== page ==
What version am I on?

Just when I think the reset button on my life has been hit enough, someone starts mashing B! B! B!

For you non-gamers, that means cancel and it’s do-over time.

I’m still on drugs. It is startling and enlightening to be chemically dependent, especially observing the changes the different medications make.

I’m not employed. Damn depression. However, I was comfortable with freelancing, so now I just have to crank it up to 13.

Hanging in there, and not like in a garret.

The mashed potatoes of medication

My friend Ken tells a story about stopping into a mediocre diner while traveling. When the waitress brought his order, she told him, “The potatoes aren’t very good today, so I gave you extra.”

“Just what I wanted,” he recounts. “Bad food and more of it.”

I couldn’t help thinking of this as I replayed my visit to my doctor, where we danced a salsa for my insurance company’s amusement.

Four weeks earlier, I had been given samples by the same doctor. Within a week, after adjusting to unpleasant side effects, I felt good. Pretty soon I was feeling great, better than I had in … I didn’t even know when.

When I exhausted the samples and went to pick up my prescription, though, the evaluators employed by my health insurance company stepped in.

You don’t have prior authorization, the pharmacist told me. Hogwash, I said. I knew about this requirement and had given the phone number to my doctor’s assistant.

Bwahaha. Silly me for thinking a simple phone call from my doctor’s office would mean anything. No, I was asking for a Tier 3 medication, at the top of the price chart and with no generic. My insurance company would pay for it … after I had tried two other medications and failed to get any results with them.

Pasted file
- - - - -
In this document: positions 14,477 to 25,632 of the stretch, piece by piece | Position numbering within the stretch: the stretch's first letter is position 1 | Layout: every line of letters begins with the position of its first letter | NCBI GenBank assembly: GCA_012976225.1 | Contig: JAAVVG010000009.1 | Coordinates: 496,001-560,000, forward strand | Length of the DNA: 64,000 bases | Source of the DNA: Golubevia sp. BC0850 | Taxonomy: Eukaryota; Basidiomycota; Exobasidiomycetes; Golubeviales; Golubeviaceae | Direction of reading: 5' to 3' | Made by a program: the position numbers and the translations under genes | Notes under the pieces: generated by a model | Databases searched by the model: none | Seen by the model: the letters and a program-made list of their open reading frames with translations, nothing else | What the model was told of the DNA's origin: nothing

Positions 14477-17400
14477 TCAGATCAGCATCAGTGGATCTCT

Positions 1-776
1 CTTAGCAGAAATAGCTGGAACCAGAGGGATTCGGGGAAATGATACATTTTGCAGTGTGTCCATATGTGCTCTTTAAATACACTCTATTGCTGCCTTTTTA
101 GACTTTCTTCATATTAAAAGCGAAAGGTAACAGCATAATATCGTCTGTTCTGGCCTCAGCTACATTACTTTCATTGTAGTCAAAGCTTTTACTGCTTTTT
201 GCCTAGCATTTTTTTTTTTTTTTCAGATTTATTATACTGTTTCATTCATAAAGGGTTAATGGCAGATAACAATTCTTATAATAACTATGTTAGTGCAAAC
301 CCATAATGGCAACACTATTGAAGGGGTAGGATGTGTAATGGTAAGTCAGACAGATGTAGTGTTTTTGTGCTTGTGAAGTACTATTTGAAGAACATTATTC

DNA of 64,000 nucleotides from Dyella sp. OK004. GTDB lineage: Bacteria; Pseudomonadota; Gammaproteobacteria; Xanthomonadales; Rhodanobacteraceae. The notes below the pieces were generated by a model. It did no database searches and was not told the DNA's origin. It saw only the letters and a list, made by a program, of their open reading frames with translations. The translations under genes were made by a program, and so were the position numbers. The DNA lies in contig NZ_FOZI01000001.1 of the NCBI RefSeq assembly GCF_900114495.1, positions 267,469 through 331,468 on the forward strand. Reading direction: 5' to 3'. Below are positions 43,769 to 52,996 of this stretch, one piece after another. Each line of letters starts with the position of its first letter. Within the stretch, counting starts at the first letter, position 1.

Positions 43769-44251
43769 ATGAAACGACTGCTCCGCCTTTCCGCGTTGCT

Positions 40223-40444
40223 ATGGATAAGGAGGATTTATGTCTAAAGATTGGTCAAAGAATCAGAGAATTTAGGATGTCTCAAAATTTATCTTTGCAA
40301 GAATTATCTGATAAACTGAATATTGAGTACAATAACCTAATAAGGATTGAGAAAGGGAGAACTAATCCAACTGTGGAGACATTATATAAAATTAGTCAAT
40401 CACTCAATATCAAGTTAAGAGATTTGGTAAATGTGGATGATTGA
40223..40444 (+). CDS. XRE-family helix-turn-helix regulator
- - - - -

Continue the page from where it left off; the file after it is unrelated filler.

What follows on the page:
Are you freakin’ kidding me?

Understand, I long have been of the mind that insurance companies don’t tell you the kind of care you’re allowed to have; they tell you what they’re willing to PAY for. You can have anything you want. You just might not be able to get someone else to pony up for it.

My rational response was biting me in the ass.

Unfortunately, said drug was a whopping $186 a month. Still, I was toying with the notion. In the meantime, my doctor thought there was something else I could try, and I grudgingly agreed to jump through the hoops. By now I had gone four days with no medicine and not only felt the effects of not having it, but was going through the reverse on side effects and getting the stomach pain and insomnia back.

Drug #2 was … OK. I wasn’t miserable. I didn’t have side effects. But I didn’t feel like tackling the whole world, either, like I was starting to feel on drug #1.

I duly reported this to my doctor, thinking he would switch me because, to my way of thinking, I was telling him this was ineffective. His response? “Take twice as much.”

Bad food and more of it?

“Two capsules might not be enough,” he said. “Call me next week. Maybe you need three.”

So, day two of double dosing. I WANT to want to kick the world’s ass … I just need some help to get there.

Tired but not sleepy

I had been having trouble sleeping, often waking in the middle of the night, and Tuesday night was no exception. When the doctor I saw Wednesday said the medicine he wanted to put me on might make me tired, I thought, “Excellent.”
Bwahahahaha! Be careful what you wish for.
I woke up around 2 a.m. and could not get back to sleep. The cruel reality struck me: I was tired, but not sleepy.
That afternoon, I examined the list of possible side effects. They included insomnia, tiredness and sleepiness. I was two for three.
Things remained that way for two more nights. Finally, Sunday morning I slept until 5 a.m. That’s not to say I didn’t wake any beforehand, but it wasn’t until 5 a.m. that I was pretty well awake. Still, I managed to doze a bit even after that.
Hopes for an alert day were dashed soon after breakfast. An afternoon nap was a necessity. By 9 p.m., I was tired again.
But not yet sleepy.